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California Rice: Tadpole Shrimp Worsen, Probably Tied To Other Factors

Ernst Undesser
By Luis Espino, University of California Cooperative Extension February 27, 2017

California Rice: Tadpole Shrimp Worsen, Probably Tied To Other Factors

Image from Freson State University

During our Jan 2017 winter meetings, I conducted a short clicker survey about how bad tadpole shrimp (TPS) has become in the past few years. There were a couple of technical difficulties, and attendees to the Richvale meeting didn’t get to see the answer to the questions.

I thought it would be a good idea to share the results of the survey here. The results were very similar for all meetings, so I have aggregated all the answers.

Q1: In your opinion, compared to 10-15 years ago, TPS problems are currently:

Q1

Click Image to Enlarge

Total respondents: 109

About half of respondents thought TPS problems are the same than 10-15 years ago and almost 40% thought problems were somewhat or much worse. This seems to indicate that TPS problems are slowly becoming worse.

It might have to do with the fact that copper sulfate is more expensive, less effective against algae, and therefore less used; and pyrethroids don’t seem to be working as well as before (see question 2).

Q2: Have you noticed a reduction in the efficacy of pyrethroid insecticides controlling TPS?

Q2

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Total respondents: 119

A third of respondents have noticed a reduction in pyrethroid efficacy for TPS control. This is alarming. Last year, TPS from two fields were confirmed as tolerant to pyrethroids. Responses to this question indicate that there might be way more fields with tolerant TPS out there.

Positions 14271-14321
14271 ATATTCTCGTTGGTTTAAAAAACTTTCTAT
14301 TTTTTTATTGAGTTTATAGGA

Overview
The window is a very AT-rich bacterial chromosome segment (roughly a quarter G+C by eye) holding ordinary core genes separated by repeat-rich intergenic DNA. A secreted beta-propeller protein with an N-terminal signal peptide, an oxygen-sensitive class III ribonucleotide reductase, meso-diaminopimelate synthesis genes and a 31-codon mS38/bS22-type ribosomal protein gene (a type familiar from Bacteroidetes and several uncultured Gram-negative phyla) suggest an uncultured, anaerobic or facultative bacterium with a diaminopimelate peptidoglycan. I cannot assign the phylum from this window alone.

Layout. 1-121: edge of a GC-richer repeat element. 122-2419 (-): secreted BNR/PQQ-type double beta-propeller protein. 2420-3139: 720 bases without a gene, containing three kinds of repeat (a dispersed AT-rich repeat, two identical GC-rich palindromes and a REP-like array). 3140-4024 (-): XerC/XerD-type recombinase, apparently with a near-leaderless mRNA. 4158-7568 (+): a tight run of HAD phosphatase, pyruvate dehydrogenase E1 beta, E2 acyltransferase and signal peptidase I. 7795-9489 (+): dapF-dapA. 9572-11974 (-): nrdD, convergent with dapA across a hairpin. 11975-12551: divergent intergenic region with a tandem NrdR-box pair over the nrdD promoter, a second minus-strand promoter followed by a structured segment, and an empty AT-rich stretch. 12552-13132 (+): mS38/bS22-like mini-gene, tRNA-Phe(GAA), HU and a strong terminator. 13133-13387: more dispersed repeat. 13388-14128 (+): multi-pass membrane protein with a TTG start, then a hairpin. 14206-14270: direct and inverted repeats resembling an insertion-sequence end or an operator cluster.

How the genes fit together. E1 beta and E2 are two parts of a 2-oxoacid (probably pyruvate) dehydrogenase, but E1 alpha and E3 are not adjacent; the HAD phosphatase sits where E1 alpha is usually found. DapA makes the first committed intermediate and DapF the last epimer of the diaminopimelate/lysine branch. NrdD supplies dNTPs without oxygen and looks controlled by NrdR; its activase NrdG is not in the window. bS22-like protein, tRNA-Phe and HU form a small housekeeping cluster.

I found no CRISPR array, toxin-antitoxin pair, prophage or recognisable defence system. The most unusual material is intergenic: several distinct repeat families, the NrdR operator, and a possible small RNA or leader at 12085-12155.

Q3: If you treat for TPS, do you:

Q3

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Total respondents: 90

A bit over half of respondents scout their fields before doing a TPS treatment (wait), and 40% schedule treatments. In my opinion, both approaches are valid. TPS develops very fast, specially in late planted fields, and in problem fields, they will show up no matter what.

Responses to the questions indicate that we need new alternatives for TPS control and tools to make scouting easier. Some of the work being done to address these questions was presented during our last winter meetings. The presentation is posted on-line on the UC Rice On-line website.


Source: : http://ucanr.edu/blogs/blogcore/postdetail.cfm?postnum=23313

Ernst Undesser
By Luis Espino, University of California Cooperative Extension February 27, 2017